You’ve heard that elephants never forget, but did you know they almost never get cancer, either?
It turns out that just 4.8 percent of known elephant deaths are related to cancer. For humans, cancer-related deaths are much more common — between 11 and 25 percent, scientists say.
The elephant’s low cancer rate is particularly interesting because, all things being equal, elephants should get more cancer than we do. Elephants have about 100 times as many cells as humans, and they have a lengthy life span, about 70 years. That gives a lot of cells a lot of opportunity to mutate and turn malignant.
Elephants have 38 additional modified copies (alleles) of a gene that encodes p53, a well-defined tumor suppressor, as compared to humans, who have only two. Further, elephants may have a more robust mechanism for killing damaged cells that are at risk for becoming cancerous. In isolated elephant cells, this activity is doubled compared to healthy human cells, and five times that of cells from patients with Li-Fraumeni Syndrome, who have only one working copy of p53 and more than a 90 percent lifetime cancer risk in children and adults. The results suggest extra p53 could explain elephants' enhanced resistance to cancer.
Elephants have long been considered a walking conundrum. Because they have 100 times as many cells as people, they should be 100 times more likely to have a cell slip into a cancerous state and trigger the disease over their long life span of 50 to 70 years. And yet it's believed that elephants get cancer less often, a theory confirmed in this study. Analysis of a large database of elephant deaths estimates a cancer mortality rate of less than 5 percent compared to 11 to 25 percent in people.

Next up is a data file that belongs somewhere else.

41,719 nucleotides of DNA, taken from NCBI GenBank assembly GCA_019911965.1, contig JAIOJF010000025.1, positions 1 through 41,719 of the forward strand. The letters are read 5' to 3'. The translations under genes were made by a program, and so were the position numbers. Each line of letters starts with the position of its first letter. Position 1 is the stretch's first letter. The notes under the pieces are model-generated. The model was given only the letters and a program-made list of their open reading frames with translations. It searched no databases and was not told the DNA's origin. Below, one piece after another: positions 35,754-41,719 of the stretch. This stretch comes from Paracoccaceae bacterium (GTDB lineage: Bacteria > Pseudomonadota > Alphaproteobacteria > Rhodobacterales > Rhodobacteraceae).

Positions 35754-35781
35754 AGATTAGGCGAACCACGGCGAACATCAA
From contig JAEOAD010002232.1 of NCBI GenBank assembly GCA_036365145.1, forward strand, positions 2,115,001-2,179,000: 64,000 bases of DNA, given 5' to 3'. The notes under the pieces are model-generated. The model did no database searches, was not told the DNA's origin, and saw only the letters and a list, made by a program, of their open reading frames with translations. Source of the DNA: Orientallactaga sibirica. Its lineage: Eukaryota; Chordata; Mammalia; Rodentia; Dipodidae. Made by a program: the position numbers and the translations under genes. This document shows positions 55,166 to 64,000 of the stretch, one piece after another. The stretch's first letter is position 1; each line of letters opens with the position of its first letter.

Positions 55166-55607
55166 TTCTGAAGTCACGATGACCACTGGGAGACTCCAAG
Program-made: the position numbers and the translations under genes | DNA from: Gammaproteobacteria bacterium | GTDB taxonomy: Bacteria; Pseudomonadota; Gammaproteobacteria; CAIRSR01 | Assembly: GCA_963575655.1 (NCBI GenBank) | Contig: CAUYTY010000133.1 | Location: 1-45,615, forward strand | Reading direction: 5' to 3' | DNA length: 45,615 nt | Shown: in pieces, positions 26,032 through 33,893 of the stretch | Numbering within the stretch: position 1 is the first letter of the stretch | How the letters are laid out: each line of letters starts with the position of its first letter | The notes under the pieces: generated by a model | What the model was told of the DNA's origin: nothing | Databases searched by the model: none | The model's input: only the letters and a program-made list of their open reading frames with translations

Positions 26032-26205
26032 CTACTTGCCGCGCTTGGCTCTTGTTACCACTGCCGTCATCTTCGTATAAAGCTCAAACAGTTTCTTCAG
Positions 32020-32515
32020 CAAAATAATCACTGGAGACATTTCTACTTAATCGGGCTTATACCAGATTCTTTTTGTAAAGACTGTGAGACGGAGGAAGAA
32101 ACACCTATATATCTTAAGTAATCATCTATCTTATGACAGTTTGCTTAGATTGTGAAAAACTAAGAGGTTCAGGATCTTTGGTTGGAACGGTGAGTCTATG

In search of an explanation, the scientists combed through the African elephant genome and found at least 40 copies of genes that code for p53, a protein well known for its cancer-inhibiting properties. DNA analysis provides clues as to why elephants have so many copies, a substantial increase over the two found in humans. The vast majority, 38 of them, are so-called retrogenes, modified duplicates that have been churned out over evolutionary time.
With respect to cancer, patients with inherited Li-Fraumeni Syndrome are nearly the opposite of elephants. They have just one active copy of p53 and more than a 90 percent lifetime risk for cancer. Less p53 decreases the DNA damage response in patients with Li-Fraumeni Syndrome, and Schiffman's team wondered if more p53 could protect against cancer in elephants by heightening the response to damage. To test this, the researchers did a side-by-side comparison with cells isolated from elephants (n=8), healthy humans (n=10), and from patients with Li-Fraumeni Syndrome (n=10). They found that elephant cells exposed to radiation self-destruct at twice the rate of healthy human cells and more than five times the rate of Li-Fraumeni cells (14.6%, 7.2%, and 2.7%, respectively). These findings support the idea that more p53 offers additional protection against cancer.